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Friday, August 12, 2005

New interest in hybrids Ability to drive hybrids solo in HOV lane creates buzz for permits.

By TAMARA CHUANG The Orange County Register

Now that some hybrid car owners can drive solo in the state's HOV lanes, the 75,000 permits available are bound to sell out fast.

The program, implemented Wednesday, is meant to be an incentive for California residents to switch to low-emission vehicles, such as the ToyotaPrius, one of three hybrid cars approved for driving solo in the car-pool lanes.

The car-pool incentive is definitely a deciding factor, said Dianne Whitmire, the fleet/Internet sales director at Carson Toyota. Thursday was insane at the dealership, which sold out of the six Priuses in stock plus two still in freight status. Of 11 more still on the way, half were sold by 5 p.m. The previous day, Carson Toyota sold one Prius.

"It's interesting to see the different people coming out of the woodwork. There's a different focus. It's not necessarily on mileage or environment or insurance but time," Whitmire said.

Hybrid cars, which use gasoline and batteries to operate, have lower emissions to cut down on pollution. The car-pool-lane program, which runs until 2007, is limited to cars that get at least 45 miles per gallon and meet the state's emission standards. Currently, the program allows three hybrid cars the Prius and the HondaInsight and Honda Civic plus about three dozen other alternative-fuel vehicles.

But not everyone believes this latest enticement will create a mad rush at hybrid car dealerships.

"I think that given the price of gas, in some cases spending half as much on gas is a much bigger incentive for people," said Dan Kalb, California policy coordinator for the Union of Concerned Scientists, a national environmental research organization.

"We hope it doesn't discourage people who car pool. People who buy hybrids tend to be more environmentally inclined. Now, they can ride in the car-pool lane by themselves. Does that mean there are going to be three drivers on the road when there was only going to be one? I have no idea," Kalb said.

Some 7,000 electric or other clean vehicles are already enrolled in the car-pool program. The first 75,000 hybrid owners who apply to the state Department of Motor Vehicles and pay $8 will get a decal. Details are at www.dmv.ca.gov/forms/reg/reg1000.htm.

By Thursday afternoon, the Van Nuys DMV had about 15 people stop by to pick up the application, said Armando Botello, information officer for the DMV. Because drivers must apply for the decals through the mail, the DMV doesn't have a count of interested drivers. However, more than 57,000 hybrid vehicles are registered with the California DMV.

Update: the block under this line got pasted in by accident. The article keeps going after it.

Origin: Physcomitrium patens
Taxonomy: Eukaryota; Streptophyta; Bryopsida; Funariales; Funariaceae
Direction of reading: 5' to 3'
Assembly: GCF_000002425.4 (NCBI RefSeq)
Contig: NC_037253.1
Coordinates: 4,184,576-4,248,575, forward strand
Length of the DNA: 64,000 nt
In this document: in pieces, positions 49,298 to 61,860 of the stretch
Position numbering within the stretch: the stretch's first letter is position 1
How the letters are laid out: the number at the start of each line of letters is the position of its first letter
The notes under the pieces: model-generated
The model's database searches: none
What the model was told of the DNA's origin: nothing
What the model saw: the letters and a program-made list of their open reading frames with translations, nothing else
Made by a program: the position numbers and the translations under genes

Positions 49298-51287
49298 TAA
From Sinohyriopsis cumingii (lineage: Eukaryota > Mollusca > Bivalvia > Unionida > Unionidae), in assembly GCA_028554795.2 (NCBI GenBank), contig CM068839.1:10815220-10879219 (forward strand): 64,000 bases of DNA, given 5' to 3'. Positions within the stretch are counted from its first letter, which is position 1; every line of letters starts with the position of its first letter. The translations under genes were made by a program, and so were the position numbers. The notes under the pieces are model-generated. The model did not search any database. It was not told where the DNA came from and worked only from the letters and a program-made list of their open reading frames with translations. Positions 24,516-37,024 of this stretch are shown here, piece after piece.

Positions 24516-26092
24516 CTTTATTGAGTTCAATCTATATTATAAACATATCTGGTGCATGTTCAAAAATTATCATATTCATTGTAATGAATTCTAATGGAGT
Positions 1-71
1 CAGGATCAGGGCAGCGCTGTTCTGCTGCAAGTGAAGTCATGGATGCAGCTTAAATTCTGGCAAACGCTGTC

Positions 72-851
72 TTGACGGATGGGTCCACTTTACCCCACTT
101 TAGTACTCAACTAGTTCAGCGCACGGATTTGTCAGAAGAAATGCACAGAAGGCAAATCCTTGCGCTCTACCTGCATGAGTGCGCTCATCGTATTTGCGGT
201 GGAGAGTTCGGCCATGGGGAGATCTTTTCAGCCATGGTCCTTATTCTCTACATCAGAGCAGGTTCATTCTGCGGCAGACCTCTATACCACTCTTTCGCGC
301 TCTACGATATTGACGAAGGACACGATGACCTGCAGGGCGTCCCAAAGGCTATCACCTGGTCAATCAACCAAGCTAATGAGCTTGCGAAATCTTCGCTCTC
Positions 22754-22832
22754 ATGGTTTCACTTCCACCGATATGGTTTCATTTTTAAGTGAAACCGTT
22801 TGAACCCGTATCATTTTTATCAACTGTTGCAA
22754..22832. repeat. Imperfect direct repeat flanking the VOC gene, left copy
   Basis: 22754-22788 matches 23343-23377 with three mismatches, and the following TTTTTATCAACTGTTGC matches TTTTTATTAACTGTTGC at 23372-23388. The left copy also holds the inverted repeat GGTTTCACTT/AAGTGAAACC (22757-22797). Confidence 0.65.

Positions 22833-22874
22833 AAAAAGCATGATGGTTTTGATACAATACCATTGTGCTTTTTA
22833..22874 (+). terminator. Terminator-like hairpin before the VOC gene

Orange County's 200 miles of car-pool lanes are already heavily used but can support an onslaught of hybrids, said Ted Nguyen, public communications manager with Orange County Transportation Authority.

According to a recent OCTA report, 1,568 vehicles drive in the county's car-pool lanes in any given hour. Comparably, Los Angeles has around 1,000, and the San Francisco area has 930.

"We do have capacity to accommodate that growth," Nguyen said.

Although the program is open to any vehicle that meets the minimum requirements, other hybrids don't qualify, including Ford's hybrid Escape because it only gets 35 miles per gallon.

"You can get 30 miles to the gallon with an SUV. That's great. Unfortunately, for the people who buy those cars, the government put a limit of 45 miles per gallon (for the car-pool perk)," said Brian Chee, managing editor of Irvine's Autobytel.com, an automobile information and comparison site.

If the issue is cutting down on emissions, that should be the criteria, not mileage, Chee said.

Another issue is the price of the car. Hybrids tend to cost more than their non-hybrid counterparts. The hybrid Ford Escape is around $30,000, compared to the non-hybrid Escape in the low $20,000s.

At Power Ford in Tustin, the dealership has nearly a dozen hybrid Escapes waiting for new owners. Sales have slowed since May because the hybrids aren't part of Ford's ongoing employee-discount sale, said Steve Duke, manager of Power Ford.

"To be frank with you, no matter if it's a Toyota, Honda or Ford, there's an additional markup," Duke said.

People who don't mind paying the higher prices usually have other reasons for going hybrid, he said.

"And not that (hybrid) people are anti-society, but people who buy hybrids are more into nature. They have a different personality. The hybrid person is the person who goes to the library a lot, watches public television, a Subaru type buyer."

The environment is important, and that's why Newport Beach residents George and Cathy Margolin bought a Prius. But it's the excellent gas mileage that persuaded them to keep it.

"It wouldn't have made any practical sense," said George Margolin, who co-founded the Orange County Prius Club with his wife.

And now, with the car-pool incentive, he no longer has to ride shotgun with his wife when she travels between Los Angeles and Orange County for teaching jobs. The couple mailed their car-pool decal application to the DMV on Thursday.

Even Whitmire, a sales director at Carson Toyota, is finally breaking down and buying a Prius next week.

"Wanting to spend time with the family. That's what put me over the edge," said Whitmire, who commutes 45 miles a day to Carson from Laguna Niguel. "I don't want to sit on the 405 parking lot every day."

 

 

 

 

 

 

 

 

 

 

 

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